“I think the biggest breakthrough in the year ahead will be in our understanding of progression genes. The main determinant of patient wellbeing is not genetic susceptibility, but the course of disease progression. I expect a transformative shift from understanding the genetics of susceptibility to the genetics of prognosis. Instead of waiting for disease complications to occur, this completely new type of genetics will help predict and prevent disease progression.”

– Clemens Scherzer, MD, Director of the Center for Advanced Parkinson’s Disease Research; Director of the Brigham’s Precision Neurology Program


Marie McDonnell

Marie McDonnell

“I think we will soon see the new era of precision medicine come to fruition in diabetes. On the heels of recent studies identifying unique benefits of certain therapies in those with type 2 diabetes and heart disease, we look forward to the results of the GRADE study, which randomized participants with type 2 diabetes to multiple treatment strategies for the sole purpose of determining which path is best, for which patients, and why. Beyond the primary outcome, we are hopeful that the study will shed light on applying genomics and unique patient characteristics to both diagnosis and treatment. For type 1 diabetes, we will see new technologies that come closer than ever before to the “artificial pancreas,” and hopefully more biosimilar insulins on the market will lower the price of insulin on a global scale so more can access it when they need it.  Telemedicine will also take a new leap this year. I think BWH Diabetes researcher and GRADE investigator Vanita Aroda, MD, stated it well: ‘Individualization at all levels’ will make a huge impact over the next few years.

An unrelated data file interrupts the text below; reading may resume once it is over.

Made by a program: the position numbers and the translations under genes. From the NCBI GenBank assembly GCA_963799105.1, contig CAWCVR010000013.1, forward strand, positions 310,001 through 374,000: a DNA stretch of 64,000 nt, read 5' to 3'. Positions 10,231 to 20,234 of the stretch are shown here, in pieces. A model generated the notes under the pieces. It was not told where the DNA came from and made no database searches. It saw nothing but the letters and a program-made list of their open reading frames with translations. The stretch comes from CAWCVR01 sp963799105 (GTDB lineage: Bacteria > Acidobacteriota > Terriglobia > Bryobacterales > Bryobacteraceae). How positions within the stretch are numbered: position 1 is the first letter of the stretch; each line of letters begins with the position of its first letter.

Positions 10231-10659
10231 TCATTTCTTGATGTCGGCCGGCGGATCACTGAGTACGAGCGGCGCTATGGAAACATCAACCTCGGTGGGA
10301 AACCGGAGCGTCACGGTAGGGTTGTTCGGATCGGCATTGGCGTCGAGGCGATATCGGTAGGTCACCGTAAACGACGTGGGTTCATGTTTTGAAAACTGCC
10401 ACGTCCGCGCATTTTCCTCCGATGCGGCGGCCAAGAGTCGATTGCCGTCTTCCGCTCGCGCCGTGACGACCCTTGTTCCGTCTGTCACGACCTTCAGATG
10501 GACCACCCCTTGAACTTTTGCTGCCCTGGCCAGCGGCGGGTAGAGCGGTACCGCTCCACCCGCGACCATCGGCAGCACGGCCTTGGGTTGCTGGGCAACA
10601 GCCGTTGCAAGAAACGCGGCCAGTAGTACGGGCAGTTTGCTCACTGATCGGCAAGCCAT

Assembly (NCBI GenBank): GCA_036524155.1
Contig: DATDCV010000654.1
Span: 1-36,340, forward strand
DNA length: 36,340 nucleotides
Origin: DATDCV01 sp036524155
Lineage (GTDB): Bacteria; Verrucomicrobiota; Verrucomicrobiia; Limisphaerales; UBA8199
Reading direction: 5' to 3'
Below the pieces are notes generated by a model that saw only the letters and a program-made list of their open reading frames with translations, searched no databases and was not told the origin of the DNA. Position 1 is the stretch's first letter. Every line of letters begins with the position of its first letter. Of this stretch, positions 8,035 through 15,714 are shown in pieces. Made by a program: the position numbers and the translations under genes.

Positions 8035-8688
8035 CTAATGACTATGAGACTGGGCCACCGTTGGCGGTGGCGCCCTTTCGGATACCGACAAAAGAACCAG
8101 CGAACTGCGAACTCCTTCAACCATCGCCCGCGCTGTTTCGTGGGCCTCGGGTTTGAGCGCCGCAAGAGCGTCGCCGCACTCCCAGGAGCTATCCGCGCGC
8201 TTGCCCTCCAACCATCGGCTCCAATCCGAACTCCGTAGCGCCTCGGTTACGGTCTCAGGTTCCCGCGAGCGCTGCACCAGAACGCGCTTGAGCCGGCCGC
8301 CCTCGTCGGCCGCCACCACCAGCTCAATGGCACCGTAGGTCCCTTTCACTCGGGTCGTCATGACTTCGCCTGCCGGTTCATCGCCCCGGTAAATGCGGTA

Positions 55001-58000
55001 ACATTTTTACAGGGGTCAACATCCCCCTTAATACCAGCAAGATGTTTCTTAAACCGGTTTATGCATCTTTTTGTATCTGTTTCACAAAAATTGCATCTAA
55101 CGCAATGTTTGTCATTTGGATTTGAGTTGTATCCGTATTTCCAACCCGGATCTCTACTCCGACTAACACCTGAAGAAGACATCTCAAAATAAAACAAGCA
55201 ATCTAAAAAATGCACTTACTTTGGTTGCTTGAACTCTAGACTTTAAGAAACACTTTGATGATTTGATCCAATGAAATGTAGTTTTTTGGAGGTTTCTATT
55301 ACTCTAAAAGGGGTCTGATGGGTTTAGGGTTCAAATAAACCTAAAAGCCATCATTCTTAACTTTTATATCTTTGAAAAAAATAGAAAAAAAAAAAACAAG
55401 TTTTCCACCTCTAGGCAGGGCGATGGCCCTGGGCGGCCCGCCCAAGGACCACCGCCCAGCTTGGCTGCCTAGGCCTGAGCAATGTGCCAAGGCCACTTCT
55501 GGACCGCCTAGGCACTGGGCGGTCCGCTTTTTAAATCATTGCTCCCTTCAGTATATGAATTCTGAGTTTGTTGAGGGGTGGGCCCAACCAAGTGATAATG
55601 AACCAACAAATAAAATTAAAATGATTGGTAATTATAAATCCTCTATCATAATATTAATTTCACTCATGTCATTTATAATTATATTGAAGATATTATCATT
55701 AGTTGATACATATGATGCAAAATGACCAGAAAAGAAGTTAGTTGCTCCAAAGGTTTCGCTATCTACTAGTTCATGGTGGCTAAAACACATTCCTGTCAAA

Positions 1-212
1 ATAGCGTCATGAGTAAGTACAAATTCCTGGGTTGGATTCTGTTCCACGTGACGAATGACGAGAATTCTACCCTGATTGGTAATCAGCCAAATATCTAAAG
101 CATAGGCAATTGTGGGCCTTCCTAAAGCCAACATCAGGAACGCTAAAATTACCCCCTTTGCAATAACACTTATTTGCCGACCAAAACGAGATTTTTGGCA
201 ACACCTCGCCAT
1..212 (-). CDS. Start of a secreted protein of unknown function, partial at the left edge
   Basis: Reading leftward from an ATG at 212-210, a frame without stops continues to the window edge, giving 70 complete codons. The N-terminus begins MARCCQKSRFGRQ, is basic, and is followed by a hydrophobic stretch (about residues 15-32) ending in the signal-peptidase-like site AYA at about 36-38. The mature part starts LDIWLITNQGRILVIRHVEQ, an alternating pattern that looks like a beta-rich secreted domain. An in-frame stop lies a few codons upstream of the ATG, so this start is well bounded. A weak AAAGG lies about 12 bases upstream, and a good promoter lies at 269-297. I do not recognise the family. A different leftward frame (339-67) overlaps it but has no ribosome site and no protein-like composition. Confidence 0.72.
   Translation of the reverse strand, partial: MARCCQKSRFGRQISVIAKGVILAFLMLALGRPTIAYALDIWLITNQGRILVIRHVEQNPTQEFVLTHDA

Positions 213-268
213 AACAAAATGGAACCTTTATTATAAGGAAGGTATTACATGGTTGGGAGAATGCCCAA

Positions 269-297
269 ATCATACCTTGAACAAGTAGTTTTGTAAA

– Marie McDonnell, MD, Director, Brigham Diabetes Program


David Walt

“In 2019, I expect we will see the first diagnostic tests showing it is possible to detect diseases at a much earlier stage than is presently possible. Examples include some types of cancer, neurological disorders and infectious diseases. Whatever comes out in 2019 will be only the beginning, as I expect new genetic, proteomic and metabolomic technologies to start making a dent in one disease after another. Ideally, this capability will enable us to treat patients earlier and even prevent the development of symptoms.”

– David Walt, PhD, Professor of Pathology, Department of Pathology


Lynn Bry

“Several Massachusetts-based microbiome companies will be completing Phase II and III studies for the use of live bacteriotherapeutics in diseases such as recurrent C. difficile colitis and for inflammatory bowel diseases. Breakthroughs to look out for will be the successful use of these novel therapeutics, particularly as the field moves to using defined species as opposed to unfractionated communities as in fecal microbiota transplant for C. difficile colitis. More broadly, as we move to getting organisms in hand and identifying the microbial genes and products that mediate effects in health and disease, we can expect to see targeted, small-molecule therapeutics that leverage your microbiota as a druggable target.”

– Lynn Bry, MD, PhD, Associate Medical Director of Clinical Microbiology in the Pathology Department